JIS News

National Security Minister, Senator Colonel Trevor MacMillan, has emphasised the importance of the rehabilitation of inmates in the island’s correctional facilities, in the thrust to curtail crime and violence.
He contends that appropriate rehabilitation programmes and activities undertaken in correctional facilities, could go a far way in ensuring that individuals, particularly first time offenders, do not return to a life of crime after they are released.
Speaking at the Department of Correctional Service’s awards dinner at the Hilton Kingston Hotel on October 28, Senator MacMillan noted that incarceration provides the State with a chance to make professional interventions into the lives of offenders in penal institutions.
“It is a fantastic opportunity to re-orientate their thinking, before grafting new skills on them. Prisoners are a captive audience, so officers who administer rehabilitation programmes do not have to compete with many of the other negative influences, for their attention. But, we must also remember that criminal networks know no borders,” the Minister said.
Noting that one of the priority tasks of law enforcement agents and, by extension, the country, is the containment of criminal activity, Senator MacMillan stressed that rehabilitation is a significant part of the solution. In this regard, he contends that the challenge is to transform correctional facilities into incubators, capable of nurturing “good behaviour.”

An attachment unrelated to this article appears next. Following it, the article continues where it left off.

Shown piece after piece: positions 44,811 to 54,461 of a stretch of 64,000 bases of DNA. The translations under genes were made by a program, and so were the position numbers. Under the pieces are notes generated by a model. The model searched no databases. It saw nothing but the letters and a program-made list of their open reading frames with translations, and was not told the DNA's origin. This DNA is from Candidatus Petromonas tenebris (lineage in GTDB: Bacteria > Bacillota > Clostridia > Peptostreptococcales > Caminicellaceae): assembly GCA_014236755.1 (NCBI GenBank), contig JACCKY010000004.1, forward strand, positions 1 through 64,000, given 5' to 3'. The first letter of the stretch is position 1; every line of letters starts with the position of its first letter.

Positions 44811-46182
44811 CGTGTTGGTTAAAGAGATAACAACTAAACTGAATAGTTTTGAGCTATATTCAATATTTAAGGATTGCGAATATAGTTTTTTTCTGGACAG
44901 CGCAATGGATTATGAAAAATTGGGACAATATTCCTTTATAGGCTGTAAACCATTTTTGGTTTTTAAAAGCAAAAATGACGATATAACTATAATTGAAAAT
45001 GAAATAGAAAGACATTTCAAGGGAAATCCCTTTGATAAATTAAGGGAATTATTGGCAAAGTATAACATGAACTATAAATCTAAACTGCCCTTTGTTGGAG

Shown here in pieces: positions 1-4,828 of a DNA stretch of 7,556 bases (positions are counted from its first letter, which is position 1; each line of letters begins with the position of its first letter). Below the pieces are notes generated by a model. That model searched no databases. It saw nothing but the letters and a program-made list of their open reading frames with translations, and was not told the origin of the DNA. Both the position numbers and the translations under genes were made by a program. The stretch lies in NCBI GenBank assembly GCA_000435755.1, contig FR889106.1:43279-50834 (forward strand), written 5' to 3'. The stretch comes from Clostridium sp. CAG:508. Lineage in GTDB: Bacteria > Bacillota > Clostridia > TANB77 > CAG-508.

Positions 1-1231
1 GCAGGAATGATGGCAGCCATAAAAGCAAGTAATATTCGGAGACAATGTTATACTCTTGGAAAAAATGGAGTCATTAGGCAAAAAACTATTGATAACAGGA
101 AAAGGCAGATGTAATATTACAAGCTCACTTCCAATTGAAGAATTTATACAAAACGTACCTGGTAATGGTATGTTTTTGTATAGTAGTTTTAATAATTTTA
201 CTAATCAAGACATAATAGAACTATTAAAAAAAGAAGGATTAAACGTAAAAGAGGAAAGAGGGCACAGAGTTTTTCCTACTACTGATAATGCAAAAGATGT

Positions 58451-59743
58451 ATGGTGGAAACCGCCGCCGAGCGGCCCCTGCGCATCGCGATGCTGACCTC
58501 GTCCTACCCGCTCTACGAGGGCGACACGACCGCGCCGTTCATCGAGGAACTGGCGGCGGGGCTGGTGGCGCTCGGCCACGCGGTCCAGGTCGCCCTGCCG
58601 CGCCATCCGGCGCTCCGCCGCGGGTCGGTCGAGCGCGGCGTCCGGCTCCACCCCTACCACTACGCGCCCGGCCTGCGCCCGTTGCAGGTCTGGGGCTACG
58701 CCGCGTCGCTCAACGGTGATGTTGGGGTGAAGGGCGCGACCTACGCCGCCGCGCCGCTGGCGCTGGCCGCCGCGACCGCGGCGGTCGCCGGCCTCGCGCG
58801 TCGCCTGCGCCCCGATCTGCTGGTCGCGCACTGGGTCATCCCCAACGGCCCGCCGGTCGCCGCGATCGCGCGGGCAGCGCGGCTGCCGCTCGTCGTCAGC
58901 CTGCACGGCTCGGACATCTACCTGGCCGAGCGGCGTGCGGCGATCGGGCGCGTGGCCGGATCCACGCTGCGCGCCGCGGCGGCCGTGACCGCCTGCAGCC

“The aim is to reduce the chance of first time offenders, returning to the society as hardened criminals. Successful rehabilitation programmes help to paralyse networks, and afford law enforcement officers, a little breathing space to tackle existing crimes. I want to place on record, how happy and relieved I am, that the Inmate Community Work Programme has been re-launched, and that many of the vocational training programmes have been expanded. This is a necessary investment, as it prevents our prison from becoming a revolving door.for criminals,” the Minister said.
Singling out the Fort Augusta Correctional Centre for Women in St. Catherine, for special mention, Mr. MacMillan said the rehabilitation work being undertaken there, enables virtually every inmate paroled, to leave with a skill. This is invaluable, as it equips the individual to pursue an honest livelihood, thereby raising their esteem, he said.
“It is not difficult to see how this helps to break the cycle of criminality. So the work has begun, but we must expand it aggressively. If we don’t, we are only compounding the problem, and in turn, the challenges before us,” Senator MacMillan argued.

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